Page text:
Carlos Frenk, 2019-2020

Carlos Frenk

CANCELLED due to COVID-19

Carlos Frenk, University of Durham, "How our universe was made: all from nothing"

May 14, 2020 cancelled | SAIC MacLean Ballroom | 112 S. Michigan Avenue, Chicago | 6:00 PM


Carlos S. Frenk, 2020 Brinson Lecturer
Professor Carlos S. Frenk is Director of the Institute for Computational Cosmology, Durham University's world-renowned theoretical cosmology research group. Along with collaborators from all over the world, he builds model universes in state-of-the-art supercomputers, trying to understand how the structures in our Universe evolved from simple beginnings to the complex structures composed of stars and galaxies that we see today.

2020 Brinson Lecture: "How our universe was made: all from nothing"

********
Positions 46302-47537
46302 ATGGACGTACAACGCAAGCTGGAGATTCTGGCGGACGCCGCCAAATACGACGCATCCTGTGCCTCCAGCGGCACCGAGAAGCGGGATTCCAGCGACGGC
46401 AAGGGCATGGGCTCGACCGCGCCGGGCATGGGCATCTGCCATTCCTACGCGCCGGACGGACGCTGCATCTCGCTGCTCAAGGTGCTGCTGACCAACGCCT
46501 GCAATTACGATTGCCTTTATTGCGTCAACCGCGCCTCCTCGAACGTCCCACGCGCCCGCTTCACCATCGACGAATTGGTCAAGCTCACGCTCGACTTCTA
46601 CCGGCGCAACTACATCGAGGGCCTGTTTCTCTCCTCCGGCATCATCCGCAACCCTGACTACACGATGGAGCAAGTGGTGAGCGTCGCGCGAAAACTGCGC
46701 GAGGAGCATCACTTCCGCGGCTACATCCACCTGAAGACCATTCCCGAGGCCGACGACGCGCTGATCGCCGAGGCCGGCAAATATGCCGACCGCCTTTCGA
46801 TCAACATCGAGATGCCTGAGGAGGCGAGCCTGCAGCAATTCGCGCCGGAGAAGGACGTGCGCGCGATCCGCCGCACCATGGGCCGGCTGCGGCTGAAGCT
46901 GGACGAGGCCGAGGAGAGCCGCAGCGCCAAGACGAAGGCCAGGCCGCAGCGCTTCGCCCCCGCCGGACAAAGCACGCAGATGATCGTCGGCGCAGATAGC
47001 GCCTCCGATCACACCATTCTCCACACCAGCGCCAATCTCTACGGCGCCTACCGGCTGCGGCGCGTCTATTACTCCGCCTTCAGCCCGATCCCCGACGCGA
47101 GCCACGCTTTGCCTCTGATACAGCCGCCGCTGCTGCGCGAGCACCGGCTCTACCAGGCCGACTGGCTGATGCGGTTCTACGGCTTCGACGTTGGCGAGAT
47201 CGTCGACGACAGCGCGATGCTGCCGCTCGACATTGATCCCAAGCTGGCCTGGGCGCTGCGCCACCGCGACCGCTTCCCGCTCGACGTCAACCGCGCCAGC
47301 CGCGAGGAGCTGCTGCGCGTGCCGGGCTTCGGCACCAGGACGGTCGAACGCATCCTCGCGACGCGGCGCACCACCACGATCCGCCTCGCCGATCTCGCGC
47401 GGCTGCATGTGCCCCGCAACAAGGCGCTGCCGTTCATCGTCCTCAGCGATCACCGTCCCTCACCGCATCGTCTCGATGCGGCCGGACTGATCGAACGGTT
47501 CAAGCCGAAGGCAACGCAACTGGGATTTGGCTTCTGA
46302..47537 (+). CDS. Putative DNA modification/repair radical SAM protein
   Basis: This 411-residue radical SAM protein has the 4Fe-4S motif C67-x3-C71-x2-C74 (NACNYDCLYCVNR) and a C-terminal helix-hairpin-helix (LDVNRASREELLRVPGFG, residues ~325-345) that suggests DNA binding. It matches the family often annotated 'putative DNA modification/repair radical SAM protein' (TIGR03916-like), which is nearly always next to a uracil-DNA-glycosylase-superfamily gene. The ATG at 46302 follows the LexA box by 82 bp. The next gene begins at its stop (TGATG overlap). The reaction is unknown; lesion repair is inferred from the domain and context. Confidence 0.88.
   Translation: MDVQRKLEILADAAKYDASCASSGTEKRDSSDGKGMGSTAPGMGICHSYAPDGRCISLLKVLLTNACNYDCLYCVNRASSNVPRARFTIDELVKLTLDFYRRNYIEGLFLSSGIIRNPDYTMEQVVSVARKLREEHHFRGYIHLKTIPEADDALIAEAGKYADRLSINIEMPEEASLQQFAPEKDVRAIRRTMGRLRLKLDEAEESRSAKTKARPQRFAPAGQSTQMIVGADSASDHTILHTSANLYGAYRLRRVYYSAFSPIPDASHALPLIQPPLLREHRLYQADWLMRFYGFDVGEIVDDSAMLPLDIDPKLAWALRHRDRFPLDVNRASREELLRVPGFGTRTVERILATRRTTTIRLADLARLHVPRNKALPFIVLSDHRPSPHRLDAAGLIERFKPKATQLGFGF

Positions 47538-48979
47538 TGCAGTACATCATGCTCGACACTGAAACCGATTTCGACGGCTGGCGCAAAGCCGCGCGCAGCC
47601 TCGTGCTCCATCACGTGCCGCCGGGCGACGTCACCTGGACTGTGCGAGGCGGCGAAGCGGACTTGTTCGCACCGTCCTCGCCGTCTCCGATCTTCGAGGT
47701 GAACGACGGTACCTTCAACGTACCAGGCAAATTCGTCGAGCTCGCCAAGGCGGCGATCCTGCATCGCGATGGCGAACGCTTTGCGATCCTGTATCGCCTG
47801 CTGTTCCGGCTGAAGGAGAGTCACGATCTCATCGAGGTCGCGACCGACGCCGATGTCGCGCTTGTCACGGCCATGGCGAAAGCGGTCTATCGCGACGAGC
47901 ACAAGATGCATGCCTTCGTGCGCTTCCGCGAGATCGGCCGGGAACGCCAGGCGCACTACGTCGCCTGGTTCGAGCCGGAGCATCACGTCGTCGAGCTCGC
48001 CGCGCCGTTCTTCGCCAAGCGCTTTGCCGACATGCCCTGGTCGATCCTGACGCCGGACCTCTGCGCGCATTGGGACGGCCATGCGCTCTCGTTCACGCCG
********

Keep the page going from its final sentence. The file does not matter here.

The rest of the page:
Cosmology addresses some of the most fundamental questions in science. How and when did our universe begin? What is it made of? How did galaxies and other structures form? There has been enormous progress in the past few decades towards answering these questions. For example, recent observations have established that our universe contains an unexpected mix of components: ordinary atoms, exotic dark matter and a new form of energy called dark energy. Gigantic surveys of galaxies reveal how the universe is structured. Large supercomputer simulations can recreate the evolution of the universe in astonishing detail and provide the means to relate processes occurring near the beginning with observations of the universe today. A coherent picture of cosmic evolution, going back to a tiny fraction of a second after the Big Bang, is beginning to emerge. However, fundamental issues, like the identity of the dark matter and the nature of the dark energy, remain unresolved.Large supercomputer simulations can recreate the evolution of the universe in astonishing detail and provide the means to relate processes occurring near the beginning with observations of the universe today. A coherent picture of cosmic evolution, going back to a tiny fraction of a second after the Big Bang, is beginning to emerge. However, fundamental issues, like the identity of the dark matter and the nature of the dark energy, remain unresolved.